Associate fiction editor Krys Malcolm Belc on today’s bonus fiction: In this gritty flash piece. R.M. Cooper captures the aggressive mindset of a woman living deep in a lie of her own making. Short, relentless sentences and a high-stakes encounter make for an enchanting and unsettling quick read.
There’s nothing to eat in her trash bin. The insides are all credit card receipts and old medical bills and bank statements and a letter from her sister in Tucson. Check around back. There’s a big plastic cylinder that smells like chicken bones and soiled milk, but inside everything’s turned to dirt. Beside the cylinder are brown bags filled with similar-smelling dirt, each labeled in black permanent marker: For Garden. There are eight bags beside the cylinder. The yard is filled with wood chips which stick to your bare feet and require no watering in the dry mountain summers. Try the front door, the back door. A light comes on when you try the window. Flop face-down in the wood chips. Take shallow breaths for twenty minutes until the light winks out. Return to the trash bin and stuff whatever papers you can manage inside your coat. Leave.
Fold down the corners of papers with account numbers. Set aside an out-of-state receipt. Call and dispute the receipt with the bank: $15.95 at a nail salon. Make threats regarding the closure of your account. Ask to speak with a manager. Make Ted, the manager, stutter. Ted is only filling in. He usually doesn’t work weekends. Play stupid. Play belligerent. Keep playing until Ted relents. Find the folded paper with an address. With a home phone number. With the last four digits of the debit card. Write down the account number Ted surrenders.
Rent an efficiency apartment. Apply for a third-party credit card. Pay rent. Buy groceries. Afford new clothes. Get an interview at a movie theater. Get a second interview at a convenience store. Get a third interview at a daycare. Say you’re happy to work for cash. Off the books is fine. Employee health insurance, yes—Obamacare. Agree: It’s killing small businesses. Say you’re only interested in the children. Bike to work, even during winter. Say it’s for the exercise. Say it’s for the environment. Avoid libraries and post offices. Pay your bills on time.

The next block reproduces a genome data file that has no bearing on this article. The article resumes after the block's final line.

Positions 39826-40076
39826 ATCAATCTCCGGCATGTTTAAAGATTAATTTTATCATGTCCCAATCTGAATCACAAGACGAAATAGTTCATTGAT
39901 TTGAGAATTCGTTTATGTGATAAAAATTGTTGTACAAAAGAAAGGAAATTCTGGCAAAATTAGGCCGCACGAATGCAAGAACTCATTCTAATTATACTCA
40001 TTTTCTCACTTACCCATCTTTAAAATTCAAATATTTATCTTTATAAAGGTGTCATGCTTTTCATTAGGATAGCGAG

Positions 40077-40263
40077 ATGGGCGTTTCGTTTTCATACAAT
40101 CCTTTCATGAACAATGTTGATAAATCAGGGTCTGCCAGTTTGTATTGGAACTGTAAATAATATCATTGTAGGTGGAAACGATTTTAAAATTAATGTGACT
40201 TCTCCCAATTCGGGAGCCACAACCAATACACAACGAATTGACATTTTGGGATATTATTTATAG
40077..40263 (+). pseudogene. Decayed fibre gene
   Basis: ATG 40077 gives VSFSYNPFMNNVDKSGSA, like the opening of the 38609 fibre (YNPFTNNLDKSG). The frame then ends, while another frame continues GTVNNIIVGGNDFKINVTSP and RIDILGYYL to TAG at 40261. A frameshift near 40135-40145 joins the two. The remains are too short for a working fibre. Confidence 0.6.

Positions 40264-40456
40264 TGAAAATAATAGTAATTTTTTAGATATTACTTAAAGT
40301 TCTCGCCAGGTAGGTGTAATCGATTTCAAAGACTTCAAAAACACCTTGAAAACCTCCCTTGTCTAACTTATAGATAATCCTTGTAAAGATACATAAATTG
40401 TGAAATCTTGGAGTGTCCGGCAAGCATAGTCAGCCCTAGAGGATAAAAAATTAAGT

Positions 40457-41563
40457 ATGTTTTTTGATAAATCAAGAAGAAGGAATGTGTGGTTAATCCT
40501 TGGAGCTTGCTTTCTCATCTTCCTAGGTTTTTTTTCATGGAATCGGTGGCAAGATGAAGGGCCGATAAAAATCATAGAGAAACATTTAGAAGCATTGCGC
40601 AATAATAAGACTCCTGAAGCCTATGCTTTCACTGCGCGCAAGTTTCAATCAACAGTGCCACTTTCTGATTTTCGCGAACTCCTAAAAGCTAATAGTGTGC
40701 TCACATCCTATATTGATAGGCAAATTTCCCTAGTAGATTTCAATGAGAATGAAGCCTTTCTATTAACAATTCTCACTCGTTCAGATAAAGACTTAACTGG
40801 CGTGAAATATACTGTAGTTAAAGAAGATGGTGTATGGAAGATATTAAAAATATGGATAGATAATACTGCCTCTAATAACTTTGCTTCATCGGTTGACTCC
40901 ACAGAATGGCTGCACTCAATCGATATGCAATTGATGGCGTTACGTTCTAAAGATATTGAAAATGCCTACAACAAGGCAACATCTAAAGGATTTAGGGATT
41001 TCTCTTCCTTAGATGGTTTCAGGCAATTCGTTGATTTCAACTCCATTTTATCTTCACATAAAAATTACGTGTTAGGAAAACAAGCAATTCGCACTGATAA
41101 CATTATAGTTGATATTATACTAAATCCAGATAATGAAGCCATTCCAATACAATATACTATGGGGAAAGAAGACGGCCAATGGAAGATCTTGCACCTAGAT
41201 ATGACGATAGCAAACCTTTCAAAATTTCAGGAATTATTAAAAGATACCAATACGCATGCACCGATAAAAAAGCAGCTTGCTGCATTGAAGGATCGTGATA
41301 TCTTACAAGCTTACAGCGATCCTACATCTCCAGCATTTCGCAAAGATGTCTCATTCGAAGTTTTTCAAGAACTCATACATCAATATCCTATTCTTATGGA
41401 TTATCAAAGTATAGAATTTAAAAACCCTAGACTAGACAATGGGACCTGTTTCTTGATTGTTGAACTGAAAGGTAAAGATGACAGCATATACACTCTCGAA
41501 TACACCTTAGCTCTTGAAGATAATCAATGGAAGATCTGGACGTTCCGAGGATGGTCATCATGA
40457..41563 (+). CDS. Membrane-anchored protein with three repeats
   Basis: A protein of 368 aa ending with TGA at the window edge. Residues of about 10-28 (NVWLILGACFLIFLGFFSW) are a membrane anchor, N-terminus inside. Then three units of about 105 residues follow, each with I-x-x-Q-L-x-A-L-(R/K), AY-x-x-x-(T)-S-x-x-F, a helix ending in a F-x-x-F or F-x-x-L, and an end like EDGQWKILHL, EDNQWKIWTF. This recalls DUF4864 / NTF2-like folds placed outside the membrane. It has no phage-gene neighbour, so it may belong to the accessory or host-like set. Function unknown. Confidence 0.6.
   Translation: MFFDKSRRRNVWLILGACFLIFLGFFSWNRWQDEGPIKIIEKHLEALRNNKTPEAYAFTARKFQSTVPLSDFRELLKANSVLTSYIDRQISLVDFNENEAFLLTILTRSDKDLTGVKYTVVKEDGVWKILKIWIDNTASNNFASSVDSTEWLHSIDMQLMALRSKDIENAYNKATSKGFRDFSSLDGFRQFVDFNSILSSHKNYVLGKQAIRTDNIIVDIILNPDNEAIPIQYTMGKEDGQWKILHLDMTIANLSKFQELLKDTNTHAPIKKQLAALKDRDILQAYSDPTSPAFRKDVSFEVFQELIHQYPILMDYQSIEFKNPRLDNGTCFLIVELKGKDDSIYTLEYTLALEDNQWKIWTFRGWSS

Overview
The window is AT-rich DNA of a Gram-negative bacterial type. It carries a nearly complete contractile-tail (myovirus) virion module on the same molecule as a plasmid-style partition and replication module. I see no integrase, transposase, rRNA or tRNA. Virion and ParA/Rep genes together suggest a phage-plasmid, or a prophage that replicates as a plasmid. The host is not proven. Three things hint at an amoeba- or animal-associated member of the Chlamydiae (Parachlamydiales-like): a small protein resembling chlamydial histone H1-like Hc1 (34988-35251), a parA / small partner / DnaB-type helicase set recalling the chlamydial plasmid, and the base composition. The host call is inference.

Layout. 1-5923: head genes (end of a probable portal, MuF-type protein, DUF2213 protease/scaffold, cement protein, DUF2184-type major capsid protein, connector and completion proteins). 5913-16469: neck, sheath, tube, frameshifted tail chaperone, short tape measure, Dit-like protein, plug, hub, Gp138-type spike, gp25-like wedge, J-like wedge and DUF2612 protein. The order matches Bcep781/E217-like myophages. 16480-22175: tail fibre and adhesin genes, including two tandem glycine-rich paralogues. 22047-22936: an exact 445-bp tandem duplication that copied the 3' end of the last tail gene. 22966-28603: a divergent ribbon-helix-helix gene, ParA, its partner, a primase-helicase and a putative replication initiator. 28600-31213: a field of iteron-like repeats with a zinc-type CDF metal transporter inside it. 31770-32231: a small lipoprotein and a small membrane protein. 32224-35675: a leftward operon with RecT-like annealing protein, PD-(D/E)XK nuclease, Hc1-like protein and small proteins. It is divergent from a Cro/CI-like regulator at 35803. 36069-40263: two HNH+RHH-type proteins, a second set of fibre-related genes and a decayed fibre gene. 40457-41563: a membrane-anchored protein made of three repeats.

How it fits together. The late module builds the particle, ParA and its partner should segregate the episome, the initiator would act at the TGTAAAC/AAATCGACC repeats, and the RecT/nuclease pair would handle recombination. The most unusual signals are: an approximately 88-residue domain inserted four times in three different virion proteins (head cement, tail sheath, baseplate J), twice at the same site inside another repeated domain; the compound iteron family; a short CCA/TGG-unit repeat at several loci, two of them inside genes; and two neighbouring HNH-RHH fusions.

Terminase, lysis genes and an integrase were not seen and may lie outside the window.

Three years pass before the husband arrives. When you answer the door he looks surprised. He tries to look around you inside your apartment. He asks if you know Laura Peters. Touch your collarbone along the seam of your robe. Say that’s your name. Let him laugh when he tells you about the estate papers listing the apartment as a second address. Pretend not to notice the word estate. His eyes are bloodshot. His chin is unshaved. He says he thought his wife was having an affair. He tries to look past you again. Laugh. Touch his shoulder. Say you grew up with a Laura Peters too. Ask if there was a pop star with that name in the seventies? An actress? Ask if she went to your high school. Ask if he and Other Laura (you’ve called her this twice by now) would like to join you for dinner. Talk about death on his terms: passed. Offer condolences: cancer is terrible, the body turning on itself, the radiation sickness, the burden on the family. Give him a minute. Give him another. Try not to look impatient when he doesn’t leave your door. You’ll want to comfort him. You’ll want to send him away. Instead, step forward. Lean into the doorjamb and let your fingers drift inside the seam of your robe. Ask if there’s anything you can do. Say you’re sure he’s been strained, felt alone for a long time. His brow will furrow. His jaw will tighten. When he tries to look around you again, move to meet his eyes. Make sure he knows there’s nobody inside but you.
R.M. Cooper’s writing has recently appeared in Berkeley Fiction Review (2014 Fiction Award recipient), Cream City Review, Denver Quarterly, Fugue, The Pinch, Portland Review, Yemassee, and elsewhere. Cooper lives with his wife in the Colorado Front Range and is the managing editor of Sequestrum.